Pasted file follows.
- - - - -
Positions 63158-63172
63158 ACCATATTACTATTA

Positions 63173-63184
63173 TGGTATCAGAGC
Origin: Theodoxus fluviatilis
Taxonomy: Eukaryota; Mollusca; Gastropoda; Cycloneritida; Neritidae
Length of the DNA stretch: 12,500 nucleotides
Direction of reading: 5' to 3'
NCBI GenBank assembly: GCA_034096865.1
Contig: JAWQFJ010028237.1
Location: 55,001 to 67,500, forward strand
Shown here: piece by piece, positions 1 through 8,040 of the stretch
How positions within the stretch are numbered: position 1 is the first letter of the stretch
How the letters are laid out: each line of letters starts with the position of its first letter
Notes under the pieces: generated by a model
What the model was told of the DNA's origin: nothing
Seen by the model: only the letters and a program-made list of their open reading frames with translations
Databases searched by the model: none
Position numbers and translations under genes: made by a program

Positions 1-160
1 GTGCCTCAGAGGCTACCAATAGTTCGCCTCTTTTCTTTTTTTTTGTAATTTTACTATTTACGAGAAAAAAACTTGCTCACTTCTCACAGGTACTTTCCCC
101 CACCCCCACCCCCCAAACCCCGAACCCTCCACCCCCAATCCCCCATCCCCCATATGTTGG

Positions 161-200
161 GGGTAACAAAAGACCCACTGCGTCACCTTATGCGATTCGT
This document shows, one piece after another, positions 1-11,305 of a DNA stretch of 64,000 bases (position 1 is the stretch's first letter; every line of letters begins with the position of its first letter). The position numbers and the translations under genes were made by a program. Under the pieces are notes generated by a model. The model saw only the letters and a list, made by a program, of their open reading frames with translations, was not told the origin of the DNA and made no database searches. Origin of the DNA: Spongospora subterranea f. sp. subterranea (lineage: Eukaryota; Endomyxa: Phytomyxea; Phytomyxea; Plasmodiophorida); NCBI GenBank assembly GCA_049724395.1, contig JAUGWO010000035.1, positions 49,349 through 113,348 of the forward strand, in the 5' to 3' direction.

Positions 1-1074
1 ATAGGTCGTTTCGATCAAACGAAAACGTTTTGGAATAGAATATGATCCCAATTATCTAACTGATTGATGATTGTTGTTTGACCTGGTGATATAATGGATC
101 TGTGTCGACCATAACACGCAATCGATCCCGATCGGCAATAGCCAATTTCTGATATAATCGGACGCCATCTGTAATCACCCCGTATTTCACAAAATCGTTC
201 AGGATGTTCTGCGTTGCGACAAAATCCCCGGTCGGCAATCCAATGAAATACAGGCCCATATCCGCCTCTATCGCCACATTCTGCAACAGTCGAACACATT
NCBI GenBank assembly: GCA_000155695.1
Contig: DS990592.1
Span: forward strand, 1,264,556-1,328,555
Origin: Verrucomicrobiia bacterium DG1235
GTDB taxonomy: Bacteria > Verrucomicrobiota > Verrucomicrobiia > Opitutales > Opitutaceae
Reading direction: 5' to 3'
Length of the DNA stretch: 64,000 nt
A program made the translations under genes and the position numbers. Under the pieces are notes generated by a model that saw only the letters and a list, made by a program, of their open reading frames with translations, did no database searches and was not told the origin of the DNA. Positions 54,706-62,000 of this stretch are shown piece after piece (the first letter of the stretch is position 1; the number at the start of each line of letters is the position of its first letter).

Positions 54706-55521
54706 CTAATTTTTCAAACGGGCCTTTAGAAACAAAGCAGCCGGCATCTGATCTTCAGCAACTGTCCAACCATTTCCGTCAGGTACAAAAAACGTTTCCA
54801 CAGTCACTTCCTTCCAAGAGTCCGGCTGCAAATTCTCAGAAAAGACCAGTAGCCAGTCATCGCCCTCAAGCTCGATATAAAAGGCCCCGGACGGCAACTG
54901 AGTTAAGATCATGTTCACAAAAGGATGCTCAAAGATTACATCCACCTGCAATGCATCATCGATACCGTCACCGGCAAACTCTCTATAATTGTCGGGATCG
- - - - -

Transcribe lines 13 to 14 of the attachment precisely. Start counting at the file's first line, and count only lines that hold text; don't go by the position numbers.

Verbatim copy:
How positions within the stretch are numbered: position 1 is the first letter of the stretch
How the letters are laid out: each line of letters starts with the position of its first letter